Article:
A STATE-of-the-art refurbishment of the Blind Veteran’s UK building will include new bedrooms thanks to a £50,000 donation.
A spokeswoman for the charity said the £1.87 million project is essential for ensuring the charity can accommodate the blind ex-service men and women it helps to train and rehabilitate.
On Thursday Martin Mitten, Sussex Freemasons deputy provincial grand master elect, presented a cheque for £50,000 to Bob Strickland, a blind veteran and secretary of Blind Veterans UK’s masonic lodge, at the charity’s centre in Ovingdean, Brighton.
A spokeswoman for Blind Veterans UK said: “Blind Veterans UK has had a longstanding relationship with the Freemasons of many years.
“The Freemasons has provided funding for a number of the charity’s capital projects based at two of its rehabilitation centres in Brighton and Llandudno.”
The money will fully fund a state-of-the-art bedroom as part of a refurbishment of the centre’s permanent residential care facilities.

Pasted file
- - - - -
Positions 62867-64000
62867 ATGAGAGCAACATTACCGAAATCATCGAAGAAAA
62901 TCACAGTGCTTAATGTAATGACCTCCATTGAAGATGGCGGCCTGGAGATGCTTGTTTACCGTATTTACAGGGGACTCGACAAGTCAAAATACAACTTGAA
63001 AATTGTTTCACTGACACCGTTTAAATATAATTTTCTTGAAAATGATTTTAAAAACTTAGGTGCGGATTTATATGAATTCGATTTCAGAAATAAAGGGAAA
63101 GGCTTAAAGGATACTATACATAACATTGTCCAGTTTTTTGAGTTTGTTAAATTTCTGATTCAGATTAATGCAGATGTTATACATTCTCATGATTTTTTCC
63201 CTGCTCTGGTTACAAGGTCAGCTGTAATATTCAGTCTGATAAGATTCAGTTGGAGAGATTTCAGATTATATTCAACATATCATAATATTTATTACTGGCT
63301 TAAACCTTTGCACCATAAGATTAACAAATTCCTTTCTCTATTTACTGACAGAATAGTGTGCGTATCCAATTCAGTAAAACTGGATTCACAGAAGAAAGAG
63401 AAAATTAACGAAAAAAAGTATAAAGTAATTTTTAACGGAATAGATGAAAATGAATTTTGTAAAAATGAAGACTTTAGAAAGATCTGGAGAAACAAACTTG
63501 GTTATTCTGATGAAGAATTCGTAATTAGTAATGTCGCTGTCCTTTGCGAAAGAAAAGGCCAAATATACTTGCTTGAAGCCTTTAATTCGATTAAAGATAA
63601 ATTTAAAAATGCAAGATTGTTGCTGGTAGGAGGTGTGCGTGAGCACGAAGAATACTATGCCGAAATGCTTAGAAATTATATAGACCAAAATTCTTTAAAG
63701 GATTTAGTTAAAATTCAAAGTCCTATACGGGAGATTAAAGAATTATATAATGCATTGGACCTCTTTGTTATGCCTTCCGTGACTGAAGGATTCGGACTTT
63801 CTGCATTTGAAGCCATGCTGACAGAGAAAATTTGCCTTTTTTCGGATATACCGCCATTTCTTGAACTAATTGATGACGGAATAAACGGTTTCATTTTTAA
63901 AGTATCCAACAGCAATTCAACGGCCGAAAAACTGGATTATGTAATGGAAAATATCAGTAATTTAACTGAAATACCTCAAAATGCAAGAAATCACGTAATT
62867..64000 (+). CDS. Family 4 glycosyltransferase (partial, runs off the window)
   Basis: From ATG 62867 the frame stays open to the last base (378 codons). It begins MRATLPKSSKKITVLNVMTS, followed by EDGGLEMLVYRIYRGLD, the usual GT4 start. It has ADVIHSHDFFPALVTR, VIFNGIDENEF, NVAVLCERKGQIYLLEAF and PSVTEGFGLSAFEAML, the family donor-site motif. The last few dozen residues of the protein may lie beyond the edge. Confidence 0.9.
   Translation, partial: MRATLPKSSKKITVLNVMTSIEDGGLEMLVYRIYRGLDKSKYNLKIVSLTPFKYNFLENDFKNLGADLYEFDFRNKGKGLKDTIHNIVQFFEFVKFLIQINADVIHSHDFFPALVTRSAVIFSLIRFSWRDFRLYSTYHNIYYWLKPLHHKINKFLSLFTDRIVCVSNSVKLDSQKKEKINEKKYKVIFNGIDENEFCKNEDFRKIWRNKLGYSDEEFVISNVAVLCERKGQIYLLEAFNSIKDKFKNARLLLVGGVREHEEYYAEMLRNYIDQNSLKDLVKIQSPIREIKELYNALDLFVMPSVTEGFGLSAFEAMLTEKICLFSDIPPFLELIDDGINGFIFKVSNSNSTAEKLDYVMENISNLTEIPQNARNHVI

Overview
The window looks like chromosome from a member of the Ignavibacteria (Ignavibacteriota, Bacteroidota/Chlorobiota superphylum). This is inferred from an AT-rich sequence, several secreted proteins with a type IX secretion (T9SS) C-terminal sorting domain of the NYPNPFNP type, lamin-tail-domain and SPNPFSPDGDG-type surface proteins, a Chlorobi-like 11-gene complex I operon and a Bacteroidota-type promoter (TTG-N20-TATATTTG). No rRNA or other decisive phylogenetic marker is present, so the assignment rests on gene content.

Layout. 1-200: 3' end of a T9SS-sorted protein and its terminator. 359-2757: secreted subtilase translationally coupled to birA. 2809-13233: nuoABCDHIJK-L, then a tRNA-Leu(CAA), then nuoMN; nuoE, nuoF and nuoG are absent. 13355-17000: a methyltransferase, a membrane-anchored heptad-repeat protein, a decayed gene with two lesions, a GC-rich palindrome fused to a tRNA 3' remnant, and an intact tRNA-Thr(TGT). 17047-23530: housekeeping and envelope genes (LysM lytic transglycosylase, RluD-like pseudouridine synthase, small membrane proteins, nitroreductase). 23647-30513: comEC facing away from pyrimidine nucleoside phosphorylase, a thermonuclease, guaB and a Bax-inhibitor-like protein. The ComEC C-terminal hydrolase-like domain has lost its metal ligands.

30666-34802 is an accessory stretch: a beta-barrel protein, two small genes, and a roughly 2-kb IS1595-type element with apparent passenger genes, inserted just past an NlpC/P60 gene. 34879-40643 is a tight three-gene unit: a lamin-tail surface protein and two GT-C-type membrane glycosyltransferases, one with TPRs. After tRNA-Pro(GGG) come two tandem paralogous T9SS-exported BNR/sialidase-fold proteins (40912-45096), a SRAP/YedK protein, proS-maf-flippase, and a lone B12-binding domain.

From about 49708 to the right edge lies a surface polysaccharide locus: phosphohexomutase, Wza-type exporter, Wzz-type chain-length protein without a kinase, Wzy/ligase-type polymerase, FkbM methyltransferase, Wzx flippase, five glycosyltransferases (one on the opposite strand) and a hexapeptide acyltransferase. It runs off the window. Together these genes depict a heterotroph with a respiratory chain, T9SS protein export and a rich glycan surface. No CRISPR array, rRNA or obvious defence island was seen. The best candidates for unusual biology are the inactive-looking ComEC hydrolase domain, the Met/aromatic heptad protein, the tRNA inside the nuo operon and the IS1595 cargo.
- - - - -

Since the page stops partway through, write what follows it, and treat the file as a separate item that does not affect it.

Jackie Ball, Blind Veterans UK’s group manager for relationship fundraising, said: “This most recent gift of £50,000 from The Freemasons’ Grand Charity is a further example of its generosity and philanthropic culture.
“This donation takes the total raised for Blind Veterans UK by the Grand Charity and the many individual Freemason lodges throughout the UK to an impressive £250,000 over the past 10 years.
“We are exceptionally grateful for this extraordinary support and welcome the fact that so many of our blind veterans have also been welcomed into Freemasonry, which is demonstrative of the fact that the Freemasons is an organisation that embraces diversity.
“We are looking forward to our continuing relationship with the Freemasons which will help Blind Veterans UK to continue providing services for blind veterans.
“We do so underpinned by our belief that no one who has fought for our country should have to battle blindness alone.”
For more information about Blind Veterans UK, formerly St Dunstan’s, a national charity which provides support to blind ex-servicemen and women regardless of when they served or how they lost their sight, visit